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The rig is 12' long, not sure about the grill or pit, maybe half that, and all the cold storage, water, etc is on board. Its an open air thing and would need some kind of awning/cover so that's the only other expense, and the guy who built this could probably do that part. The cooks (2) are both excellent and I'm satisfied on the other questions. Mainly I'm wondering if it's worth the time commitment to plug into the business management side...I won't be cooking. Time is more precious than money to me since I'm putting in alot of time on my primary business already. It sounds like the market will bear enough different options to make it a worthwhile endeavor. Have any of you actually ever been in this biz though? I'm looking for someone who has some knowledge on the probable profit margins since that's how I'd decide this. If it's low I'lll probably pass but it sounds encouraging at this point.
Unless your primary business has no growth potential, why spend your time for 1/3 of the profit, when the same additional time on your own business gets you not only 100% of any additional profit but also 100% of any increased equity.
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Old 03-29-2011, 06:00 PM   #21
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...Time is more precious than money to me since I'm putting in alot of time on my primary business already. It sounds like the market will bear enough different options to make it a worthwhile endeavor. Have any of you actually ever been in this biz though? I'm looking for someone who has some knowledge on the probable profit margins since that's how I'd decide this. If it's low I'lll probably pass but it sounds encouraging at this point.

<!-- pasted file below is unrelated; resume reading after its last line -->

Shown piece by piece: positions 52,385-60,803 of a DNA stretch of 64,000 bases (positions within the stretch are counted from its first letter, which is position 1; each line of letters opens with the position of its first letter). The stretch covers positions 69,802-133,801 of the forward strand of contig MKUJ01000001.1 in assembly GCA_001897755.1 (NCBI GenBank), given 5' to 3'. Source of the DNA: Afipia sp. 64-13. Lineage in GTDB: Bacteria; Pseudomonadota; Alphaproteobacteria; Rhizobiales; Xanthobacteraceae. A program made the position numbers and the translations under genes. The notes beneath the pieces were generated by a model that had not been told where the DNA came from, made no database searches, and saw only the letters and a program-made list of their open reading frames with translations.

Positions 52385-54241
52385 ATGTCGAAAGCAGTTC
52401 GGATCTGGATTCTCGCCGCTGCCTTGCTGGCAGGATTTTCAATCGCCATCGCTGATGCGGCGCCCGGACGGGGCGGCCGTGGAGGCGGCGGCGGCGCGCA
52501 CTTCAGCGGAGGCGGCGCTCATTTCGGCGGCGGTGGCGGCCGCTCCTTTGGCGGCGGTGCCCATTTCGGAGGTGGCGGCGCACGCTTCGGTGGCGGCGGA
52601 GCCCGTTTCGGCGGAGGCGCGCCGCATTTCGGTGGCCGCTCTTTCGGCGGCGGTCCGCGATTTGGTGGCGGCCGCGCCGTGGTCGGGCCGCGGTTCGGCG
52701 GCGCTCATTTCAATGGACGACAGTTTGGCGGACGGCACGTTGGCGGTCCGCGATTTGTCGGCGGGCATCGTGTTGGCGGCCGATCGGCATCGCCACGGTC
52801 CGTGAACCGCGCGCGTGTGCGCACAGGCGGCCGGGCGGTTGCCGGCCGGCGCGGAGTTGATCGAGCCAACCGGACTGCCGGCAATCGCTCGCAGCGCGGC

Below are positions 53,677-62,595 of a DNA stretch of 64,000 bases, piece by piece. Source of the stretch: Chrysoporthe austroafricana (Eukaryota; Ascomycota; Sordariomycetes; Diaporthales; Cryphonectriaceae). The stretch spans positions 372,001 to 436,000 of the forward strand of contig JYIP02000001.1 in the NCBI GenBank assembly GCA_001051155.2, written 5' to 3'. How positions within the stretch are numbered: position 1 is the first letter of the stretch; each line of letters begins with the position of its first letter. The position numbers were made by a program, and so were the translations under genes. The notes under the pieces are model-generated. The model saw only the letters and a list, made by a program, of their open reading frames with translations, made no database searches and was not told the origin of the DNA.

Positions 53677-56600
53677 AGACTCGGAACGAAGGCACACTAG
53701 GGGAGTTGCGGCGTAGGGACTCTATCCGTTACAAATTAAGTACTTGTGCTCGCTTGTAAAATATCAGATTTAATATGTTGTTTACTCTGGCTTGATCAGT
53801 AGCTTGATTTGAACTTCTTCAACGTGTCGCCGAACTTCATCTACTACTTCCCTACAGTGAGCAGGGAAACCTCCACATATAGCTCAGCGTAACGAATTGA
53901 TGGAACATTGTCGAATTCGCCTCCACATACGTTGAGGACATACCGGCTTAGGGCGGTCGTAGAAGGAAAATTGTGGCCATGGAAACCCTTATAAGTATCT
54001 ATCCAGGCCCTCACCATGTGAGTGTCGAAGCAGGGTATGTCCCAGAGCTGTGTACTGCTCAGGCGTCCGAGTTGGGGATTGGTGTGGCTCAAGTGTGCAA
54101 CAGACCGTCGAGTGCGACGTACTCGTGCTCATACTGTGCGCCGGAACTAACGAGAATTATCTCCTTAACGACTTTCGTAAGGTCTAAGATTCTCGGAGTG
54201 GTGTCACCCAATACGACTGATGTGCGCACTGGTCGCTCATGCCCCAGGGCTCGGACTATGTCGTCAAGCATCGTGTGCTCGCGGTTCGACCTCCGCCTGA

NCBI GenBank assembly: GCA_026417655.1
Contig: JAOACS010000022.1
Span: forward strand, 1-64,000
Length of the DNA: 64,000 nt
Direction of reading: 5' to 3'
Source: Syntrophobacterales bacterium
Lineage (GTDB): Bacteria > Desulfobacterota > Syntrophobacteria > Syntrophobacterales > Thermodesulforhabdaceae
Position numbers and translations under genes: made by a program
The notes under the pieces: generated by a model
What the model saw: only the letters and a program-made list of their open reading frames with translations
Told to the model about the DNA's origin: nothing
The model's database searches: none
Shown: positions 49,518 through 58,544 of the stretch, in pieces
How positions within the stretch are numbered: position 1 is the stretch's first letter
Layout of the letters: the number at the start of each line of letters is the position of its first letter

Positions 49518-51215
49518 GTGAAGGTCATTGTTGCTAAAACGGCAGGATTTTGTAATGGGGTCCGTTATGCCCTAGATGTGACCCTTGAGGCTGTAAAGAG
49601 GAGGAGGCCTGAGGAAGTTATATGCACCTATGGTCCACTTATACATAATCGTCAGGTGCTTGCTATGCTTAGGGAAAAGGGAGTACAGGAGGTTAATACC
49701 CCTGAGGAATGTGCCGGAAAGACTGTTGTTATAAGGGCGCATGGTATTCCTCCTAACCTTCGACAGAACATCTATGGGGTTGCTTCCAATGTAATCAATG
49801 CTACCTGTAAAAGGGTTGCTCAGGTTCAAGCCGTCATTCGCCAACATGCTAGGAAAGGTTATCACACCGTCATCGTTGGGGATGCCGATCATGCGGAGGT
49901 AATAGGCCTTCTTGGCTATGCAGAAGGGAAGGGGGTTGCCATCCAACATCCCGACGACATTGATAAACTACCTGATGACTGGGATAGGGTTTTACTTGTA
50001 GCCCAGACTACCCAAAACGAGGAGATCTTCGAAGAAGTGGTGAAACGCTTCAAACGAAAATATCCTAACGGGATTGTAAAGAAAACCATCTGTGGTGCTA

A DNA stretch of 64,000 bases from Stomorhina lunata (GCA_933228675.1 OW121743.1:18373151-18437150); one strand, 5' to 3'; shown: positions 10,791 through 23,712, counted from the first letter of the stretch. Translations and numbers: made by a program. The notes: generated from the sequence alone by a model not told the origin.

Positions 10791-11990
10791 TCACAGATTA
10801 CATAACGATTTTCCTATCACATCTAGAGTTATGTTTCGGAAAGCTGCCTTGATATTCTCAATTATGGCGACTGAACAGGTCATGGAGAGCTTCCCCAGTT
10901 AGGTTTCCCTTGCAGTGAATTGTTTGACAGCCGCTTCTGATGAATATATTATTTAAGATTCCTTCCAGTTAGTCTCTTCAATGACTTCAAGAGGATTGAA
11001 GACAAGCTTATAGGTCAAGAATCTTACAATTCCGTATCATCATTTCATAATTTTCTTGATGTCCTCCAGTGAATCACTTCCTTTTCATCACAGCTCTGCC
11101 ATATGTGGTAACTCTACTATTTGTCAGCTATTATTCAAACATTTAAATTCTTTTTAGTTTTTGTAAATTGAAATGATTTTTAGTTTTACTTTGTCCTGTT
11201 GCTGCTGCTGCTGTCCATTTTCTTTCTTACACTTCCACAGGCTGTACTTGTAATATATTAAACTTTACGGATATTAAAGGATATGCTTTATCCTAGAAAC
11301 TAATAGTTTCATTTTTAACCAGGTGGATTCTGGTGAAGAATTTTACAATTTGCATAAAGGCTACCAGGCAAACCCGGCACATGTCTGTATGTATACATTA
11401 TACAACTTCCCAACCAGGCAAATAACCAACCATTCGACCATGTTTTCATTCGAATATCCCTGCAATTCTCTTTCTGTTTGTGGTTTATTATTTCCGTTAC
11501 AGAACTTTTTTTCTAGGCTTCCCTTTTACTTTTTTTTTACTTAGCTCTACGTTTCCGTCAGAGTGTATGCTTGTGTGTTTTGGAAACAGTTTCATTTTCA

Under those circumstances, I'd pass. Specialty mobile food service have two sources of sales; catering and events, but a set-up that size is only suited for the first. Events draw the highest sales to improve profit margin and name recognition (very dependant on quality). Without that, margins will be slim and you'll have to spend alot of time doing legwork or advertising to be competitive for catering.

If you're interested in the concept, you should probably look to something twice the size (Goldilocks) that's not too large for catering, but big enough to draw a crowd and crank out grub at events. Extra room for storage, an expanded menu and drinks/chips will increase profit margin while bringing the name recognition that will have parties coming to you for catering.

$0.02
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Old 03-29-2011, 06:19 PM   #22
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All this is interesting, but back to the main question...anyone in here ever owned or worked for someone who had this kind of business? I could fit this into what I already do without much problem, but I will only do so if it can be done with a minimum of headaches.
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Old 03-29-2011, 06:33 PM   #23
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All this is interesting, but back to the main question...anyone in here ever owned or worked for someone who had this kind of business? I could fit this into what I already do without much problem, but I will only do so if it can be done with a minimum of headaches.

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Old 03-29-2011, 06:50 PM   #24
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Sounds like you need to do one of three things:

1. Get a business plan and pro forma from the primary manager of this thing; or

2. Keep asking random losers like us on the internet for very specific answers; or

3. Paint a big picture of Tebow on it for the win!
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Old 03-29-2011, 06:52 PM   #25
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TEBOW-Q!